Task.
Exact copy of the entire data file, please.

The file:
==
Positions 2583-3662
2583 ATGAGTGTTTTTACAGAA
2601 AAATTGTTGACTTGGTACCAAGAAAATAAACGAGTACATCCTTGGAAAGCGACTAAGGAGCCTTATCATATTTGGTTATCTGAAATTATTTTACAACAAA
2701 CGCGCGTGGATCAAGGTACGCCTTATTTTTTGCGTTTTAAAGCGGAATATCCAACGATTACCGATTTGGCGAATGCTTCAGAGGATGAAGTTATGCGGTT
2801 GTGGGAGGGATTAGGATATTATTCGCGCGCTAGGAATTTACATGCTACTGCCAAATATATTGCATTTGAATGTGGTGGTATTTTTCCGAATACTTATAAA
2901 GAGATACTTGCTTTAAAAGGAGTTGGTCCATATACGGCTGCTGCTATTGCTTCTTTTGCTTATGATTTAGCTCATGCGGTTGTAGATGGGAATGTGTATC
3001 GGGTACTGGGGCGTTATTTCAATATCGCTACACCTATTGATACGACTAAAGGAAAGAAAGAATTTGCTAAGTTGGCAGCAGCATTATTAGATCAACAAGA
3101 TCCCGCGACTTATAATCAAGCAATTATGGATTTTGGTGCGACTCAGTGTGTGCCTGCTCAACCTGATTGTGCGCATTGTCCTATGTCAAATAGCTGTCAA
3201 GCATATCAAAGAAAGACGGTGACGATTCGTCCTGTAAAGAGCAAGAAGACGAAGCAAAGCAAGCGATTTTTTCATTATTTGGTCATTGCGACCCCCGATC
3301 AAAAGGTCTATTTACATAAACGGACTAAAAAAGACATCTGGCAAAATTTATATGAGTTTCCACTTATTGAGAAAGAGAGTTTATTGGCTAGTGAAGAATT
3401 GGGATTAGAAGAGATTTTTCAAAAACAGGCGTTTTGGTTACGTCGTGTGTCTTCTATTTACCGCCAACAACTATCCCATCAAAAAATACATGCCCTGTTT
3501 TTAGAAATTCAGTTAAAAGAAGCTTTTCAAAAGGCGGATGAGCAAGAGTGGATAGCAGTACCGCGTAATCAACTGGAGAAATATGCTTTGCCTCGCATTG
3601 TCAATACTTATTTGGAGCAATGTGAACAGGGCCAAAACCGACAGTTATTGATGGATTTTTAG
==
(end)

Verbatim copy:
Positions 2583-3662
2583 ATGAGTGTTTTTACAGAA
2601 AAATTGTTGACTTGGTACCAAGAAAATAAACGAGTACATCCTTGGAAAGCGACTAAGGAGCCTTATCATATTTGGTTATCTGAAATTATTTTACAACAAA
2701 CGCGCGTGGATCAAGGTACGCCTTATTTTTTGCGTTTTAAAGCGGAATATCCAACGATTACCGATTTGGCGAATGCTTCAGAGGATGAAGTTATGCGGTT
2801 GTGGGAGGGATTAGGATATTATTCGCGCGCTAGGAATTTACATGCTACTGCCAAATATATTGCATTTGAATGTGGTGGTATTTTTCCGAATACTTATAAA
2901 GAGATACTTGCTTTAAAAGGAGTTGGTCCATATACGGCTGCTGCTATTGCTTCTTTTGCTTATGATTTAGCTCATGCGGTTGTAGATGGGAATGTGTATC
3001 GGGTACTGGGGCGTTATTTCAATATCGCTACACCTATTGATACGACTAAAGGAAAGAAAGAATTTGCTAAGTTGGCAGCAGCATTATTAGATCAACAAGA
3101 TCCCGCGACTTATAATCAAGCAATTATGGATTTTGGTGCGACTCAGTGTGTGCCTGCTCAACCTGATTGTGCGCATTGTCCTATGTCAAATAGCTGTCAA
3201 GCATATCAAAGAAAGACGGTGACGATTCGTCCTGTAAAGAGCAAGAAGACGAAGCAAAGCAAGCGATTTTTTCATTATTTGGTCATTGCGACCCCCGATC
3301 AAAAGGTCTATTTACATAAACGGACTAAAAAAGACATCTGGCAAAATTTATATGAGTTTCCACTTATTGAGAAAGAGAGTTTATTGGCTAGTGAAGAATT
3401 GGGATTAGAAGAGATTTTTCAAAAACAGGCGTTTTGGTTACGTCGTGTGTCTTCTATTTACCGCCAACAACTATCCCATCAAAAAATACATGCCCTGTTT
3501 TTAGAAATTCAGTTAAAAGAAGCTTTTCAAAAGGCGGATGAGCAAGAGTGGATAGCAGTACCGCGTAATCAACTGGAGAAATATGCTTTGCCTCGCATTG
3601 TCAATACTTATTTGGAGCAATGTGAACAGGGCCAAAACCGACAGTTATTGATGGATTTTTAG